College has long been a time to drink in knowledge, grow personally and begin exploring career options. It's still that, but something about the college experience is shifting. With the astonishing business successes and media exposure of their peers, many college students are realizing they don't have to walk down the job search road. Today, some form of entrepreneurship training is available at more than 1,500 colleges and universities nationwide, according to the Ewing Marion Kauffman Foundation. And the Collegiate Entrepreneurs' Organization, a Chicago-based organization that supports college students who want to start businesses, has grown from zero to 14,000 members since its inception five years ago, with entrepreneurship clubs on 120 university campuses nationwide. College students are purchasing franchises, too-and while some feel students might be too "wet behind the ears" to helm franchises, college franchisees are finding that ambition and effort, not candles on a birthday cake, determine success.
While practically everyone has heard of Subway, not many people know that its founder, Fred DeLuca, started the sandwich juggernaut as a 17-year-old college student in 1965. Nearly 40 years later, he's inspiring other young people to choose their own destinies. Working at the local Subway has become almost a rite of passage for teenagers, as it was for Jeff Smith back in 1994. He, like DeLuca, was 17 when he began his relationship with Subway-Smith worked there part time during high school and college before graduating to the next level at Subway: ownership.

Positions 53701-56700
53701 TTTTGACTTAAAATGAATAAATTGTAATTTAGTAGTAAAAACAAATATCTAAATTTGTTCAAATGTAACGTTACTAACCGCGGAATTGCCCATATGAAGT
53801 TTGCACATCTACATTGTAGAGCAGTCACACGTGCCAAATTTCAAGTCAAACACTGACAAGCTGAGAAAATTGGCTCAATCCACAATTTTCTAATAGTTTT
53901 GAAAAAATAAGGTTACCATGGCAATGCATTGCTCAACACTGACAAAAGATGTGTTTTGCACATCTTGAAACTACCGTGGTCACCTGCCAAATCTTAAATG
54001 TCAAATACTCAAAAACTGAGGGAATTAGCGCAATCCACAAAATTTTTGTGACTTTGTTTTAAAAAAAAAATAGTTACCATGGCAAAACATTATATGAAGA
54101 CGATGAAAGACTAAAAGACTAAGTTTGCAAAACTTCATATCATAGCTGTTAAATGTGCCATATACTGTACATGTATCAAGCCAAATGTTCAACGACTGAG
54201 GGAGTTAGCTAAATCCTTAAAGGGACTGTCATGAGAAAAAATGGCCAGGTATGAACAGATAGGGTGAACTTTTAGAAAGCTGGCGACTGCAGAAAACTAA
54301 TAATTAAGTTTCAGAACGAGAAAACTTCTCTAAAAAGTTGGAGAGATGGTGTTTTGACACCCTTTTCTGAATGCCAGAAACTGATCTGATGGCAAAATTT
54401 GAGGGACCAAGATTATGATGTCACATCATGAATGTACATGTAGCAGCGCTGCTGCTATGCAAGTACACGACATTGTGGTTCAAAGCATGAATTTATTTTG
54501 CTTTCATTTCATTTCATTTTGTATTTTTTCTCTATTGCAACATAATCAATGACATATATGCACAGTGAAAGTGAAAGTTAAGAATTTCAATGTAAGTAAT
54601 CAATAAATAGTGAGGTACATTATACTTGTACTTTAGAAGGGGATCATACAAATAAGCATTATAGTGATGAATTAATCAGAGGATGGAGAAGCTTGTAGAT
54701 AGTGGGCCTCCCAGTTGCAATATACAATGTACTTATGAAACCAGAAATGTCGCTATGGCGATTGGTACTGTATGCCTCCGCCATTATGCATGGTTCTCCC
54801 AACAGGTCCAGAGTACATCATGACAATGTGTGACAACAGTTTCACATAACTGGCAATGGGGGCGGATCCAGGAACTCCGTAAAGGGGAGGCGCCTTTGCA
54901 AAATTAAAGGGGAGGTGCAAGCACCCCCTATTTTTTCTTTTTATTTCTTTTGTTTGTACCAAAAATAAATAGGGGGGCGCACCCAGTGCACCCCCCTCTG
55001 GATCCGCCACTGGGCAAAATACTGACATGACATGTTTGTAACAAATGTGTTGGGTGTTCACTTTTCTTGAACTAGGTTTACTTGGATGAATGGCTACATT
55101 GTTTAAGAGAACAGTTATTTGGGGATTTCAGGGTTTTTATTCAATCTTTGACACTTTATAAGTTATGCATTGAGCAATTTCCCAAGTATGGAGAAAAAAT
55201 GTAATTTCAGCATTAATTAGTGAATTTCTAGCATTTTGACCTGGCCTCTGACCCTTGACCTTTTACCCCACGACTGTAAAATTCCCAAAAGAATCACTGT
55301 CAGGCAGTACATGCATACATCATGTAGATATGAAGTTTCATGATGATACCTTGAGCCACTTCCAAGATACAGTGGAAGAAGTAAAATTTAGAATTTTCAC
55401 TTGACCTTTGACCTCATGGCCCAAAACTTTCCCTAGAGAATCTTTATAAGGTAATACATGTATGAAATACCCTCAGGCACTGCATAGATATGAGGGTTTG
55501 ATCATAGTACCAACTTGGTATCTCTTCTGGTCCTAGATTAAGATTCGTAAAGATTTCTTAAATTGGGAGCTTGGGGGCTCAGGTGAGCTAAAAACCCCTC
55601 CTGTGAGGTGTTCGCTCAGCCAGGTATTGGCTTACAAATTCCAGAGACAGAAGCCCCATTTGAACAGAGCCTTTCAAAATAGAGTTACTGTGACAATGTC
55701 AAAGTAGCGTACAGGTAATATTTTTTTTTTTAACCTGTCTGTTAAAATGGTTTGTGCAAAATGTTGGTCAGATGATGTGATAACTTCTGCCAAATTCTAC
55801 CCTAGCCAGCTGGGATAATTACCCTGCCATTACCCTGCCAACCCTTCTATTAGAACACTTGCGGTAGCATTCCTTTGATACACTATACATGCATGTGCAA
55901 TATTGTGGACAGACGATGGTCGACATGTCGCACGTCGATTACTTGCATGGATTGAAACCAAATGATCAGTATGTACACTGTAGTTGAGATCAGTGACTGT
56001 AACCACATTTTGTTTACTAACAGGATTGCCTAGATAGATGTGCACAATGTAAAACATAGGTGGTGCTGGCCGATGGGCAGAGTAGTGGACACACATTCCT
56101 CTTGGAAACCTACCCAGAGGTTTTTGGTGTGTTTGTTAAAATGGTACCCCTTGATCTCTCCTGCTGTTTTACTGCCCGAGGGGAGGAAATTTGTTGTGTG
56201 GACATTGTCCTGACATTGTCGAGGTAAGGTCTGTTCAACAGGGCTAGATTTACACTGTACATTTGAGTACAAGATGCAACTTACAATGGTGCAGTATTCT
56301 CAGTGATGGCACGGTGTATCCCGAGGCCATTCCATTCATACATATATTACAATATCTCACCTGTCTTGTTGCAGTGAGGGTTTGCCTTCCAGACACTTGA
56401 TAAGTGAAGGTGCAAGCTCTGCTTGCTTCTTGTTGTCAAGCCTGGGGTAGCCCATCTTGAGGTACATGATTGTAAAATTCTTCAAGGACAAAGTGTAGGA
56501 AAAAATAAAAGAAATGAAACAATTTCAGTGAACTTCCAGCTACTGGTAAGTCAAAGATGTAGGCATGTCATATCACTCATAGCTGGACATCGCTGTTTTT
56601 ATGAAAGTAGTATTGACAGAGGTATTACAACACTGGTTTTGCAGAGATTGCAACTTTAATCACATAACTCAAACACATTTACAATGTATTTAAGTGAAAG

Smith isn't the only early achiever looking beyond the corporate path. Brandon Gough, president of Juice It Up! Franchise Corp., notes a recent increase in younger applicants interested in the smoothie franchise. Gough says that while just "a handful" of the existing franchisees are college-aged, Juice It Up! is very receptive to taking on more youthful franchisees. "College students who don't have the business background to be successful on an independent level are able to take advantage of the opportunity that a franchise provides," he says.
For two years, Smith dedicated himself to sub sandwich artistry at the Subway in Cypress, California, before moving to the nearby Garden Grove location while attending college. But Smith realized a degree wasn't what he wanted. He was ready to start a career.
Idle chitchat with the Garden Grove franchisee led to bigger things when Smith said he was interested in purchasing a Subway. When that owner found out the Cypress franchisees wanted to sell their location, he told them of Smith's interest. "I was looking [for an opportunity], and this was the only job I had had in my life," says Smith, now 27. "It all just came together at that point."